The one main thing that Williams had that most, if not all the veterans don't have, is the vast connection with so many others.  I'm not referring to family or friend connections.  Williams connected with people all over the world.  They saw him in movies, on tv, doing comedy, and making trips overseas to entertain the troops.  He was very likable and came across as approachable.  He was someone who you felt like you'd want to know.  And he was real.  He wasn't surrounded by a hoard of hangers on and didn't speak in the third person.  When you saw him do an interview you felt as if you knew him.  And that's why I believe his death has resonated with people the way it has.  You felt as though you lost someone you knew personally. I never have much of a response to the death of a celebrity, suicide or otherwise.  But Williams death was different, it did mean something to me.

Seeing Dead Poets Society when I was in my early teens and then again as I got older, made me think about things in a different way and perhaps in someways shaped the way I've made decisions in life.  That's no small feat for anyone.  The only other people that have had the effect on my life are my family and closest friends.  You see, I don't think that his death is important to people simply because he's a celebrity; I think it's important to people because in some way he had an impact on their life.  I'm positive all of the 22 vets who commit suicide daily have had impacts on the lives of others also, but it's not seen and therefore doesn't seem as personal.  I don't believe that most people think losing 22 vets per day is unimportant, but it is my belief that they don't hold the same personal connection they felt with the Williams death and therefore  it's simply not as important in their lives.  This is not to degrade them or discount their service, it's simply human nature to react differently to the death of someone depending on the impact they've had in our lives.

A couple of years ago, perennial Pro-Bowl selection and likely future NFL Hall-Of-Famer Junior Seau committed suicide.  He did so in a way that his brain would be left to science to be examined.  At the time, the link between multiple blows to the head, TBI, and depression was still in it's infancy.  There had been other former players that had also committed suicide but it was his death that awoke the public consciousness.  Why?  He had name recognition yes, but he also presented him self as a very likable person.  An every man who was living his dream and unlike many athletes, who showed up to work hard everyday because he was aware of how lucky he was to be in that position.  The news of his death hit the sports world like wild fire and then transferred over to the public at large.  Since then a mountain of data has become available on the connection between TBI and emotions and strides are being made in treating people not only on the athletic field of play, but those involved in accidents involving head trauma as well as injuries received on the battlefield.  Had it not been for his popularity and name recognition scientists might still be attempting to make the connections.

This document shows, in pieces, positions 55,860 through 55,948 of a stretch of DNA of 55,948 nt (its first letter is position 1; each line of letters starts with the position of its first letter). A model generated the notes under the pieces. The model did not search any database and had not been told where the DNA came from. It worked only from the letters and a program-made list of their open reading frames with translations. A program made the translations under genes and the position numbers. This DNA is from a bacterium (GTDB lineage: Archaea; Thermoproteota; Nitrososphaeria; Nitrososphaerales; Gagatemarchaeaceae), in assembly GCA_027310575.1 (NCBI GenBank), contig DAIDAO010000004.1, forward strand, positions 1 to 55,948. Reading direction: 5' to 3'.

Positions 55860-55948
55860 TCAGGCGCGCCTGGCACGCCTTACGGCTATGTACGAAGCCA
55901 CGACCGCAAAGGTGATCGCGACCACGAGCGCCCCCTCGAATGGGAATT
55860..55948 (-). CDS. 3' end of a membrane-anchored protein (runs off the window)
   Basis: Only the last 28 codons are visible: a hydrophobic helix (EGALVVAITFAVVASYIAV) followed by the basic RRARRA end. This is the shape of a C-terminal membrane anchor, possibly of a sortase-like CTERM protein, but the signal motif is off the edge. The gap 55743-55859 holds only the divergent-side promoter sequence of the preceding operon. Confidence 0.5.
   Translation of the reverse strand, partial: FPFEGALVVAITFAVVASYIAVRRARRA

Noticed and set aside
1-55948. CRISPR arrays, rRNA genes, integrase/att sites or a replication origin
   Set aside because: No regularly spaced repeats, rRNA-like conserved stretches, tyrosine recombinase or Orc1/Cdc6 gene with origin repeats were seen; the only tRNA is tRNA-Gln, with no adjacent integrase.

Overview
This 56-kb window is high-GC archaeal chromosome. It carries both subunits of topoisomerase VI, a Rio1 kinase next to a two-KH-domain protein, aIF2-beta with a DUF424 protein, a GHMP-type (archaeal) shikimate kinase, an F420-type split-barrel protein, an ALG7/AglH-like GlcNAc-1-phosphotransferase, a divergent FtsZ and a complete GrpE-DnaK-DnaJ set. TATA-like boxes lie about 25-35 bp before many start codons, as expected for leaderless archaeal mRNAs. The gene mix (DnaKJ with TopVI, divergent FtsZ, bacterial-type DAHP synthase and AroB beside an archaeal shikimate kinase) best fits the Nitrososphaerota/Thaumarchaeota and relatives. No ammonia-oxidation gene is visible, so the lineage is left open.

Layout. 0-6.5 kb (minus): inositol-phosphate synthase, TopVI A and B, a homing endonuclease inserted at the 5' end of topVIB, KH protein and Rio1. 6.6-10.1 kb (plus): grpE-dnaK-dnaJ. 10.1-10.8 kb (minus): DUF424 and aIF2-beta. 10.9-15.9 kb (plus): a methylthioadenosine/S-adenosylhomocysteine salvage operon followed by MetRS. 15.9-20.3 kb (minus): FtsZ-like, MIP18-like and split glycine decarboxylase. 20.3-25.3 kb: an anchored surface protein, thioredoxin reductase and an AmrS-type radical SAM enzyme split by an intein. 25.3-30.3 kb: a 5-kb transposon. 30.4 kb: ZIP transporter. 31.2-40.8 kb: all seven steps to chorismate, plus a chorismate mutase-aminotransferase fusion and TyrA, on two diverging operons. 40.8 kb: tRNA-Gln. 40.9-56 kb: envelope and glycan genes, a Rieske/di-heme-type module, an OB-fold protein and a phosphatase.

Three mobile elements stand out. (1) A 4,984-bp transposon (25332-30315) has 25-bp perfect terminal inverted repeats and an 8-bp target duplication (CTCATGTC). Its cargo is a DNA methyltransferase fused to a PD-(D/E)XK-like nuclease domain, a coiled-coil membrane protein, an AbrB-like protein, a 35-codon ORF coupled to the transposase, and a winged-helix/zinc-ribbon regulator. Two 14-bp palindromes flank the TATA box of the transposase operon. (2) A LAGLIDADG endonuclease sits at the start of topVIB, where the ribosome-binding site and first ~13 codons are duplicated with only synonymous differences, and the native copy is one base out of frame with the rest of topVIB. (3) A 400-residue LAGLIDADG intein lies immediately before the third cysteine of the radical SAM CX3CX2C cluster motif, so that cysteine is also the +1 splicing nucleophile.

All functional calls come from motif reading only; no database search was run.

Why would I bring this up?  Because I'm hoping the same thing can happen with the death of Robin Williams.  Perhaps we can finally release depression from the prision of taboo subjects and some strides can be made as to the how's and why's and treatments that help solve the issues rather than simply treat the symptoms can become available.  That soldiers and others can get the treatments they need without having to deal with the social stigma.  If, after all, a man who seemed so happy and alive and took so much joy bringing others happiness can fall prey to such a horrible disease, can't anyone?  It's time we knock down the barriers and have some open and honest conversations with each other about this disease.  It's time we stopped looking at those with depression as somehow broken or unfit and realize that it can truly happened to anyone, soldiers and civilians alike.  It's time we look around at each other and realize that it doesn't take that much fucking effort to ask someone how they're doing, to pick up the phone and give them a call, to tell them you're there to listen if they need you, or to simply tell them you love and care about them.  And you know what, if the depression caused suicide of Robin Williams helps us to achieve those goals and others I'm likely forgetting, than the attention that his death has brought can't be a bad thing.